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The Morning After: Two days with the always on, always online laptop

Last week, we'd never heard of Cambridge Analytica...
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Welcome to the hump! The problems for Cambridge Analytica and Facebook won't stop, we have some intriguing indie games across several consoles as well as more reportage from GDC. We also strapped an updated, incredibly well-stabilized 360-degree camera to a dog. What a day!


And then it got even worse, again.
Cambridge Analytica suspends CEO Alexander Nix during investigation

The scandal over what Cambridge Analytica did with data obtained from 50 million or so Facebook users continues to grow. A second video by UK's Channel 4 News showed its CEO Alexander Nix claiming that for the Trump campaign, "We did all the research, all the data, all the analytics, all the targeting, we ran all the digital campaign, the television campaign, and our data informed all the strategy." He's been suspended by the board. UK and US government officials want answers, while WhatsApp co-founder Brian Acton (who sold his company to Facebook for billions of dollars) tweeted #DeleteFacebook.


It's all about boost and takedowns.
'Onrush' is a racing game with no finish lines

In a game like Forza Motorsport or Need for Speed, you're tasked with hurtling between two points or completing a certain number of laps before your opponents. Not so with Onrush, the next title by racing specialist Codemasters. Instead, you're fighting for points in a range of bombastic modes centered around a chaotic swarm of drivers. Outrageous crashes occur every second alongside ridiculous speed boosts and a death-defying medley of jumps, flips and barrel rolls. The developers behind it is trying to bring the team dynamics of Overwatch to an arcade racer.


A PC powered by a Qualcomm mobile chip, and it's perfect for working from the back of a cab.
48 hours with an always on, always online laptop

Reviews editor Cherlynn Low has the constitution to hammer away at her laptop in the back of the car. In the past few weeks, she's had to work nonstop, and the only hope she's apparently had at securing a good night's rest is chipping away at stuff while out and about. (At least, that's what she claims... )

That's been possible with the ASUS NovaGo: a portable, constantly connected and long-lasting laptop. Microsoft delivers on its promise of 'always-connected PCs' -- notebooks that are constantly connected to the internet and wake up as quickly as a smartphone.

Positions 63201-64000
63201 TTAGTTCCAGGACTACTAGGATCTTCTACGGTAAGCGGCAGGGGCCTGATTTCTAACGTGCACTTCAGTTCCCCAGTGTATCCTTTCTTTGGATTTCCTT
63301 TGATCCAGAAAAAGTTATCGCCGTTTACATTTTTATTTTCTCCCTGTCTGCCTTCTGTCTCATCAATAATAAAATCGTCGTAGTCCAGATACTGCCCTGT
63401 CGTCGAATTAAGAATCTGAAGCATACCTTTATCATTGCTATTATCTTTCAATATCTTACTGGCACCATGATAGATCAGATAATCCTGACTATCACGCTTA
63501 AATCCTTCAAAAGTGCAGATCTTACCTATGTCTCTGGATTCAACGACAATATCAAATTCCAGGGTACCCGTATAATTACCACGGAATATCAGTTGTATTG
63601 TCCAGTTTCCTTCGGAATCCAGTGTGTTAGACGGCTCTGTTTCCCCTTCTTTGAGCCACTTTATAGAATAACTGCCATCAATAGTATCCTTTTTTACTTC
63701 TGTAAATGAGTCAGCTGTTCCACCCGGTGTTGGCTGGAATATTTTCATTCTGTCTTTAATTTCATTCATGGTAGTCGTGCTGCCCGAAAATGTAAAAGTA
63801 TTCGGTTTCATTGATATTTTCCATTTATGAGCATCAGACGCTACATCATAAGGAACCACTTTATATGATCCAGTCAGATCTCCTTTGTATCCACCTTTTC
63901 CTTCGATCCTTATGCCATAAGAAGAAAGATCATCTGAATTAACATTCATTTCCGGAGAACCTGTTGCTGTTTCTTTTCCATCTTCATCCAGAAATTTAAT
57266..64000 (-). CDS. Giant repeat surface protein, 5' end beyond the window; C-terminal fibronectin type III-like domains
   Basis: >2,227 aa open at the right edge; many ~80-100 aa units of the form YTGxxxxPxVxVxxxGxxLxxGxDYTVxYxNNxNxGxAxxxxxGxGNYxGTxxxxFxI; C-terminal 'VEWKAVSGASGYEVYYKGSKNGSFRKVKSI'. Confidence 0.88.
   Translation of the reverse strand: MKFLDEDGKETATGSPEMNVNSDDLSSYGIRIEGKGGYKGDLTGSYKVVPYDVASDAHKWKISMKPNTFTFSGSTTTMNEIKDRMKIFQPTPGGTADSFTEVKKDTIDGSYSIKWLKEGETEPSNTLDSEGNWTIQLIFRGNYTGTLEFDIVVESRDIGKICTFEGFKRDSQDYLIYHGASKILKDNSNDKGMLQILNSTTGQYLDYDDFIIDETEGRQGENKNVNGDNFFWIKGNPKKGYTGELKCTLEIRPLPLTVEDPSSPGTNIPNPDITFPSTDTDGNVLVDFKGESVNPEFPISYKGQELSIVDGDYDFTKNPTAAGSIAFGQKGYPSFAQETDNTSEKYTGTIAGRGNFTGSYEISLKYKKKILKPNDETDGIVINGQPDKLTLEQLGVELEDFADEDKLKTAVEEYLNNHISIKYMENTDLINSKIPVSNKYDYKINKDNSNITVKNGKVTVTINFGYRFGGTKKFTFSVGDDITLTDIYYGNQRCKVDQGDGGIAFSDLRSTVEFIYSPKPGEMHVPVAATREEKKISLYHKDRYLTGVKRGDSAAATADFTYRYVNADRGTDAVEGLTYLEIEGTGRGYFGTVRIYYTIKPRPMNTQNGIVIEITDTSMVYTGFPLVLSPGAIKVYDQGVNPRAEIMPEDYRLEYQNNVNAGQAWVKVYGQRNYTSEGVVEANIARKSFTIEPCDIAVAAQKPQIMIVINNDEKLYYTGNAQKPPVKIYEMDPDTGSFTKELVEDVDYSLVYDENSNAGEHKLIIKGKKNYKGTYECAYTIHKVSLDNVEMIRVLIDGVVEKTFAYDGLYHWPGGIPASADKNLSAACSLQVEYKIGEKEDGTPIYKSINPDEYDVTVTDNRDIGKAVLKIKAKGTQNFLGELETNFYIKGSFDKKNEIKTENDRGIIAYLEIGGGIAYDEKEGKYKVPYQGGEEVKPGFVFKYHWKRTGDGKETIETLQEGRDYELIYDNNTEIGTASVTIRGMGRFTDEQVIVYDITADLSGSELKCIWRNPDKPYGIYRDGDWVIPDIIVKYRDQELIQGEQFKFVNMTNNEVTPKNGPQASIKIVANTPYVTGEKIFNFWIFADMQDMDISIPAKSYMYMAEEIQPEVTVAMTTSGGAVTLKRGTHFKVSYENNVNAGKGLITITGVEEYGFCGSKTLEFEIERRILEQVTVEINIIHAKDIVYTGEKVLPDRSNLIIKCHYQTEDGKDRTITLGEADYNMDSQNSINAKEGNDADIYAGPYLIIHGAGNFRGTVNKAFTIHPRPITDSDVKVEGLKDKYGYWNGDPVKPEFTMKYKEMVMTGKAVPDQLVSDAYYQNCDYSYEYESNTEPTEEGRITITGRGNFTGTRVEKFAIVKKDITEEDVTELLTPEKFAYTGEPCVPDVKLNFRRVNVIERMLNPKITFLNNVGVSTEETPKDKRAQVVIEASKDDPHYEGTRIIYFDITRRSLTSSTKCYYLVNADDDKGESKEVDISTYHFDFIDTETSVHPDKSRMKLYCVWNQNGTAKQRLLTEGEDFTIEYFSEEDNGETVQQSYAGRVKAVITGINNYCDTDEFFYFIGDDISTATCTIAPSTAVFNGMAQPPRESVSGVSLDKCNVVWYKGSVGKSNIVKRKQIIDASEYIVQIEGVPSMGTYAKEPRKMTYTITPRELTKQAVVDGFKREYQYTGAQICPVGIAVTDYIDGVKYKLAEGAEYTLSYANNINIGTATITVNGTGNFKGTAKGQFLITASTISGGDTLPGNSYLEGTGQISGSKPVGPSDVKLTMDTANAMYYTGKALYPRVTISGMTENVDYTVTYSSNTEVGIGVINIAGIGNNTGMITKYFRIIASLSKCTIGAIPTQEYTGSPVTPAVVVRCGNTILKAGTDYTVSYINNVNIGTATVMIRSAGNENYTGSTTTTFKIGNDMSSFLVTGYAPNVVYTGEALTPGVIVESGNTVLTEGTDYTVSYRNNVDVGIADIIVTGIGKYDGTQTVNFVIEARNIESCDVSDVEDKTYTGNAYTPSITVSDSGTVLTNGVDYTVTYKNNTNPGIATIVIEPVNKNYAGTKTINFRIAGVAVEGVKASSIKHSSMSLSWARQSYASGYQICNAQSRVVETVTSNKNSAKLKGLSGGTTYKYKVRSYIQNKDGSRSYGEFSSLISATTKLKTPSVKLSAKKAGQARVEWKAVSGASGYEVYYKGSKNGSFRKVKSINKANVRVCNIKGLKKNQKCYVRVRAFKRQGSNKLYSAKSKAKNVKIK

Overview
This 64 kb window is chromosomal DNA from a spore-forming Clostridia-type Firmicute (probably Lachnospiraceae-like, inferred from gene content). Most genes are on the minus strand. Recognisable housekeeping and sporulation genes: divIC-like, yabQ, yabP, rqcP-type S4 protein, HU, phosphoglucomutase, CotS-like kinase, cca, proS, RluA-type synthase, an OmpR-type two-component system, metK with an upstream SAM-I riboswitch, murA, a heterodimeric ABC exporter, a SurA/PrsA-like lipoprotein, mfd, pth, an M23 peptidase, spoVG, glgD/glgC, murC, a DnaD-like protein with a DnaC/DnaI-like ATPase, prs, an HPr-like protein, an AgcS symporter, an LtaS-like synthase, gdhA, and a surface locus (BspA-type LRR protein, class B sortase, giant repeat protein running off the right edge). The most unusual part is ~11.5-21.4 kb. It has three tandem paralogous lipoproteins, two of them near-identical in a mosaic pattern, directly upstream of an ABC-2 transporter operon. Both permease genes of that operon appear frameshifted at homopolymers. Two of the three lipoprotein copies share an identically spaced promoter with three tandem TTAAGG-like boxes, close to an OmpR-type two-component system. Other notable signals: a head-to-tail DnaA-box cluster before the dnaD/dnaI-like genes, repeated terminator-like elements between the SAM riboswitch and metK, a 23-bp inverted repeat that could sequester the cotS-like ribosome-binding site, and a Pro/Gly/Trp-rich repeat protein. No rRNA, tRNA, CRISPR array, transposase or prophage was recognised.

'Banner Saga 3,' 'Lumines Remastered' and 'Reigns' are all coming to the console.
Nintendo Switch's 2018 indie roster is looking strong

A year ago, Nintendo followed the launch of the Switch with a bold proclamation: The console would get a new indie game every week. This signaled a new era and approach to welcome third-party games, which previous Nintendo systems had failed to court well. Today, it seems indie titles are lining up to jump on the Switch -- and the company announced over a dozen new and remastered games will be headed to the console this year. That includes Banner Saga 3, and several GameMaker Studio games like Hyper Light Drifter.


Publications from around the world are ready to take your money.
Google just made paying for the news dead simple

Good journalism is worth paying for, period. As part of a larger plan to help valuable reporting thrive in an age where content is a commodity, Google unveiled a new tool for publishers called Subscribe, which makes it trivial to -- what else? -- subscribe to premium news services.

Now, Google isn't exactly new to news subscriptions; the ability to buy monthly access to top-tier newspapers and magazines has been a part of the Google Play experience for years. Subscribe is special because it works directly in-browser. If you've hit your final free New York Times article for the month, you'll be able to quickly set up a subscription with your Google account and pay with any card you've used with that account in the past. At its most effective, Google's Subscribe takes a process that lasts a few minutes and involves scrounging around for your credit card and strips it down to a couple of taps.

But wait, there's more...


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